Will bad writing habits will be your downfall?
That is, if you don’t fix them.
And I’m not talking about the weird writing habits … like the one where Dan Brown, famous author of Da Vinci Code, hangs upside down to cure his writer’s block.
After working as an editor for many years, I’ve seen plenty of bad writing habits consistently used by clients. Of course, I fix them with joy, because it’s my job.
When I notice recurring bad writing habits, I think about making these errors myself. I also think of the bad writing habits I’ve kicked over the years.
If I was still playing in the murky waters of bad writing habits, I probably wouldn’t have the job I do. It’s important to correct your bad writing habits before they render you unemployable as a writer or editor.
Below I’ve compiled a list of bad writing habits that should be on your radar. They’re issues I’ve seen time and time again, and suggest correcting if you’re making these same mistakes.
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12 bad writing habits to fix today
- Avoiding an outline – If you start writing without an outline, there’s a good chance you’ll forget points you want to make. Been there, done that. Take my advice and use an outline or a list when possible.
- Procrastination – It’s really easy to procrastinate, especially when living in your mind as a writer. To avoid procrastination, work a week ahead. At least on this schedule you’ll have a little room if you procrastinate. Working a week in advance will assure you don’t get to scenarios where you have to write and publish the same day – this added stress leads to low-quality, rushed content.
- Editing before finishing your first draft – Write freely, find your flow, and wait until your entire first draft is done before putting your editor hat on.
- Not writing every day – The more you write, the easier it becomes. The more you write, the faster you’ll get at completing articles. Blank pages won’t scare you, as practice will make you better and better. Keep going, putting those words to paper (or digital paper) to stay on top of your game.
- Being too verbose – Just because you know a lot of words, it doesn’t mean you have to use them all. Once in a while, practice the art of being succinct, especially if you’re writing for the web. Let your readers decide what they prefer.
- Not knowing your audience – If you’re a ghostwriter or ghostblogger, know the voice of who you’re writing for and the audience you’re writing to. If you don’t research and interview the main players, you’ll have a hard time holding down a gig.
- Plagiarizing – You can’t use other people’s words and try to pass them off as your own. This should be obvious, but hey, people still do it, so it’s worth mentioning. If you’re going to use words of research from another, be sure to cite the source. Also, read our Ballad of Jerry the Jerk.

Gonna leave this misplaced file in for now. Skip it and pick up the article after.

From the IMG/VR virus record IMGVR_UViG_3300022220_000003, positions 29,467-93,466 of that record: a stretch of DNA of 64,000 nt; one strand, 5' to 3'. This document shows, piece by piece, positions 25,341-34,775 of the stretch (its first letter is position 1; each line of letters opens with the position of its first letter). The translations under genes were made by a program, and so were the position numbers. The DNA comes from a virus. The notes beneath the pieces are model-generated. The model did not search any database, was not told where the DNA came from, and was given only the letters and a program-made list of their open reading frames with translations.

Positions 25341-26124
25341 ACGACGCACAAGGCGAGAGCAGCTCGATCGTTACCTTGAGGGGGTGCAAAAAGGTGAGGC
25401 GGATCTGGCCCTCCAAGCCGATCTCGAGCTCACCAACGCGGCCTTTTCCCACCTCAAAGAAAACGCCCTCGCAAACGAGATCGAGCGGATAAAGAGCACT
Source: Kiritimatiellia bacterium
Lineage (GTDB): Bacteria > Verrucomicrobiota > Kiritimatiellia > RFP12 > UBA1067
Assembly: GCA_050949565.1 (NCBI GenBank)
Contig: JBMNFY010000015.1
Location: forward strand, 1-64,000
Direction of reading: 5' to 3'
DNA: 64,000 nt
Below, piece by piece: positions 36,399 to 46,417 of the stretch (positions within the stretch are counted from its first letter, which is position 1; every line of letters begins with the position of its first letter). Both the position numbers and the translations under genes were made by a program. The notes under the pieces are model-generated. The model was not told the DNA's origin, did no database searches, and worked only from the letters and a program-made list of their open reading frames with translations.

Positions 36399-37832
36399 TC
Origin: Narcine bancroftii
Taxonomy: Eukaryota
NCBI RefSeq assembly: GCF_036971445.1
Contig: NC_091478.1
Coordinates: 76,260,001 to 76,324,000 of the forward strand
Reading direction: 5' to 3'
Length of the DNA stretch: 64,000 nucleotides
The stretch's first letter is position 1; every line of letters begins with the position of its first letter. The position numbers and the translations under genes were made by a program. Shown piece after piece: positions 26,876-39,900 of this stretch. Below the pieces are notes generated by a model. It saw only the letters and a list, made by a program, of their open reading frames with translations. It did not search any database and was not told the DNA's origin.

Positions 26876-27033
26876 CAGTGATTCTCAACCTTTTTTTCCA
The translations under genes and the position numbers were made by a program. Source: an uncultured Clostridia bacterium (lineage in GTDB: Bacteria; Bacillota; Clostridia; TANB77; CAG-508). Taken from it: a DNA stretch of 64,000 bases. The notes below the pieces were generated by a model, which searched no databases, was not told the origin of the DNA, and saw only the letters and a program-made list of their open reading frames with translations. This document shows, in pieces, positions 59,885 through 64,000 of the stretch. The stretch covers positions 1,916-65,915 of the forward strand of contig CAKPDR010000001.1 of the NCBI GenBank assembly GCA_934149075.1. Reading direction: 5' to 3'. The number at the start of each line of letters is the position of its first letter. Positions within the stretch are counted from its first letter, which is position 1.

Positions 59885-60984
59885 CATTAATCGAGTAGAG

- Using slang – Slang might work for very specific audiences. It may also fail horribly. Use language everyone can understand that makes you look intelligent. Your goal is to come off as a respected voice; this can be hard to achieve if slang is frequently used.
- Not finding your voice – Who are you? What do you have to say? Here’s your chance to say what needs to be said, in an interesting, respected, informative manner. Every great artist has a recognizable style, and yours is your voice.
- Not having a Thesaurus handy – Your word choice should be like a beautiful bouquet of flowers – full of color and variety. If synonyms and antonyms aren’t your strong suit, keep a Thesaurus handy. (Or at least Thesaurus.com or Grammarly.)
- Over-quoting – Except in circumstances where it’s necessary, quoting other experts tells readers you’re not confident in your own expertise. If you fill up the page with “and so-and-so agrees with me” quotes, you become a reporter, rather than the expert.
- Quitting – It’s easy to quit writing an article, a book, or a research paper. We’ve all done it at some point. However, when we choose to quit, we lose a little bit of that spark that got us interested in using the written word in the first place. So … don’t quit! You’ll feel so much joy once you’ve come to the place of wanting to quit, and still going on until you finish. Trust me, it’s worth it.
Don’t sweat it if you currently execute on one of these bad writing habits. Be aware of it, embrace it, and change the habit today!
Isaac Newton re-wrote Chronology fifteen times. Fifteen. Great writers still make mistakes. And sometimes it takes a lot of work to right wrongs and fix habits. Similarly, a lot of effort is sometimes necessary to create masterpieces.
If you need help breaking a bad writing habit, you could always use a reminder or an energetic ally of sorts. Courtney of Tin House keeps a plastic rhinosaurus on her desk to keep passive aggressive emails away from her.
I keep a piece of heliolite in my pocket to ward away the desire to procrastinate. We all need a little help sometime, don’t be afraid to channel the positive vibes from somewhere, if needed.
Start with this list above and determine if you’re engaging in any of these bad writing habits. If so, work on fixing them today. If not, well, perhaps you’re the next literary genius the world is looking for. Happy writing!